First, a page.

The Smartphone Could Be Dead And Gone In Five Years: Report

The Smartphone Could Be Dead And Gone In Five Years: Report

The views of 1.1 billion people across 24 countries are reflected in a new survey by Ericsson ConsumerLab, with the overarching theme being the impending doom of the smartphone.

While this could be just a bitter reaction to the thriving popularity of smartphones, Ericsson seems to have crunched the very real numbers, and the news doesn’t appear great for smartphones, particularly as people become more lazy and dependent on technology.

In its fifth year, the 10 Hot Consumer Trends report sums it up by saying “constantly having a screen in the palm of your hand is not always a practical solution”.

Today’s teens are now spending around 59 per cent of their total viewing time on mobile screens, with 28 per cent of the total viewing time among streaming natives happening on smartphones.

But, Ericsson warned, Artificial Intelligence is reducing our need for smartphones, and one in two smartphones users now think that smartphones will be a thing of the past within five years.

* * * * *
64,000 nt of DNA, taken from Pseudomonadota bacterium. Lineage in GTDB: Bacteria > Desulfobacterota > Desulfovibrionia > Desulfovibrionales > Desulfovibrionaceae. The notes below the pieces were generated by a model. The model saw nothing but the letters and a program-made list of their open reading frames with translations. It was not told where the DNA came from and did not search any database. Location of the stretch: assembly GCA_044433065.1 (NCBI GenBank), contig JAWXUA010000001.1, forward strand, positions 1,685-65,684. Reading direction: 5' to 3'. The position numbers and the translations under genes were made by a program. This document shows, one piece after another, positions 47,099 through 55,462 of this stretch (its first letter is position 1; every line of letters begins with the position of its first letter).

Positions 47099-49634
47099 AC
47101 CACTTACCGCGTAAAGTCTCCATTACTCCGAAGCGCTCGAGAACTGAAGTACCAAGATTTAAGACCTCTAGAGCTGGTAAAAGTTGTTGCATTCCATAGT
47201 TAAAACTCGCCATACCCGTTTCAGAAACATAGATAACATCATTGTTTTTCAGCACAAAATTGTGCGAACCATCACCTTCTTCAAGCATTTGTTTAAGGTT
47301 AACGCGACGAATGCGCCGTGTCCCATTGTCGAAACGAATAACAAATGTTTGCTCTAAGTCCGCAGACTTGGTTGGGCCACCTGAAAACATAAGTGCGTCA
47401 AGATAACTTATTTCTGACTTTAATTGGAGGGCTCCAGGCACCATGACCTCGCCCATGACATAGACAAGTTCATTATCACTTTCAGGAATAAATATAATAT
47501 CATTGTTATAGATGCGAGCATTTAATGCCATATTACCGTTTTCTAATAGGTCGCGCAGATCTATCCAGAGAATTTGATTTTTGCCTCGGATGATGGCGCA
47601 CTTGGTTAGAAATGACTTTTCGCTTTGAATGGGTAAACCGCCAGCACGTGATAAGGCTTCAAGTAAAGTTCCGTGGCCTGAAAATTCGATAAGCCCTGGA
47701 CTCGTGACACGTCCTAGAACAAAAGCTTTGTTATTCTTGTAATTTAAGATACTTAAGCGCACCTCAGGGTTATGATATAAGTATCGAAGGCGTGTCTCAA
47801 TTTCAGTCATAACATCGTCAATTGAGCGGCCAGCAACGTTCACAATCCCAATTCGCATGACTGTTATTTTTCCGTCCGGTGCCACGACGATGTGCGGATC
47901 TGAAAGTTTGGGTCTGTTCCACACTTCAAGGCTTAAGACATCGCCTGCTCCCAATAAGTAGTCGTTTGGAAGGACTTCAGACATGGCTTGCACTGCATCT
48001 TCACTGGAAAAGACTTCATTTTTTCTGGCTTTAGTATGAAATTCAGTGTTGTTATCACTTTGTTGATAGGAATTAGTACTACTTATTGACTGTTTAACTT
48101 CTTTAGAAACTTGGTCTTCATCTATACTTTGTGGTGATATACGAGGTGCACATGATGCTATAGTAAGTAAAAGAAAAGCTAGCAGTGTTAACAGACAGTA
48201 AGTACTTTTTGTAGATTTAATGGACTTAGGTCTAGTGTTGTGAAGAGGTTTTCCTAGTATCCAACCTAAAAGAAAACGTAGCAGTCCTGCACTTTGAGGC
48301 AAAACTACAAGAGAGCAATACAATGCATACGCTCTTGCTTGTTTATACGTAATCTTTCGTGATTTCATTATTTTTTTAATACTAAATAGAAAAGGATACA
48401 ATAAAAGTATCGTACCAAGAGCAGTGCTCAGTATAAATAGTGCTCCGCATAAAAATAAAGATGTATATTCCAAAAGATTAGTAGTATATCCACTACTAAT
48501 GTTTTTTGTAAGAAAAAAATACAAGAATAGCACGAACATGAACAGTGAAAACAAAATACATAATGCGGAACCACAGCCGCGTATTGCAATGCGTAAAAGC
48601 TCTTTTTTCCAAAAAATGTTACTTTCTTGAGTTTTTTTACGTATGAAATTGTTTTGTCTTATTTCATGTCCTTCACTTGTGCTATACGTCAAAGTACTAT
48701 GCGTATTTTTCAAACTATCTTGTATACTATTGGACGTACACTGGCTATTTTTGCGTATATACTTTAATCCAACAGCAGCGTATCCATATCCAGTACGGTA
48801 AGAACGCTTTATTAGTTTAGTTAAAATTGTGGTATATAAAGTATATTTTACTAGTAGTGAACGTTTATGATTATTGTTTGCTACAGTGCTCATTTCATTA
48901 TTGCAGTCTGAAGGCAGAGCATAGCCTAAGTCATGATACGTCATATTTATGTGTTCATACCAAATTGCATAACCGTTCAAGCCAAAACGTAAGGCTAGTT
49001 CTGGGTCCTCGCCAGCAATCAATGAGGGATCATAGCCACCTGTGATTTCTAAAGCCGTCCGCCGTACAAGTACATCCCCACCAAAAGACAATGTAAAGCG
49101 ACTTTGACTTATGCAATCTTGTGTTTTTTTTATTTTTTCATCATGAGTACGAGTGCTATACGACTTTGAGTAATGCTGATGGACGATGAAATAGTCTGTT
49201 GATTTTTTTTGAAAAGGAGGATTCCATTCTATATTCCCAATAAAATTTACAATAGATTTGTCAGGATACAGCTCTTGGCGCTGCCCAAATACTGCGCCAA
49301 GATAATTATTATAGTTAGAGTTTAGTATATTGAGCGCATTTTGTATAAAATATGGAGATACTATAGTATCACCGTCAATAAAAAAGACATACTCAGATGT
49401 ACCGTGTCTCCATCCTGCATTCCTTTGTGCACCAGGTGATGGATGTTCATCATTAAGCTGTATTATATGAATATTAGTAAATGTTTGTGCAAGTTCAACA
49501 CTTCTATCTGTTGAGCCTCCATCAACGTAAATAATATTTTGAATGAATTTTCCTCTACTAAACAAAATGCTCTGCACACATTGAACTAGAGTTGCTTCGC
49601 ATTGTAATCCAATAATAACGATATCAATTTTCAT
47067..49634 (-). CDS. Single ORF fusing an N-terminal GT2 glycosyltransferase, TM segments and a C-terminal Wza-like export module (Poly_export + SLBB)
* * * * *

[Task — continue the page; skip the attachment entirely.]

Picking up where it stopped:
“Battery capacity is a real issue for smartphone users and the size of devices is literally getting out of hand.

“Although most big smartphones have screens less than 6 inches in diameter, our research indicates that 31 per cent of smartphone users want a 7−8 inch screen and another 30 per cent want a 6 inch screen, while 78 per cent want to worry less about the battery dying,” the report states.

“The contradictory demands for power-draining larger screens and a longer battery life however, highlight a need for better solutions, such as the use of intelligent assistants to reduce the need to always touch a screen. In fact, 85 per cent of smartphone users think wearable electronic assistants will be commonplace within 5 years.”

“Smartphone users believe AI will take over many common activities, such as searching the net, getting travel guidance and as personal assistants. These are areas already being addressed by current generation AI interfaces in smartphones.”

The trust in smartphones is also dwindling, and the report states the majority of smartphone users believe a range of organisations, products and services will be hacked or become infected by a virus in the near future.

“Around two thirds believe that PCs, smartphones and social networks will continue to be exposed,” the study said, however on the flip side, “As many as 21 per cent say their trust goes up after an organisation has successfully resolved a problem after being hacked or infected.”

It probably doesn’t help, though, that when a smartphone does cock up, 34 per cent of smartphone owners go ahead and share this poor experience online, and almost a third of users will read these views and take them onboard.


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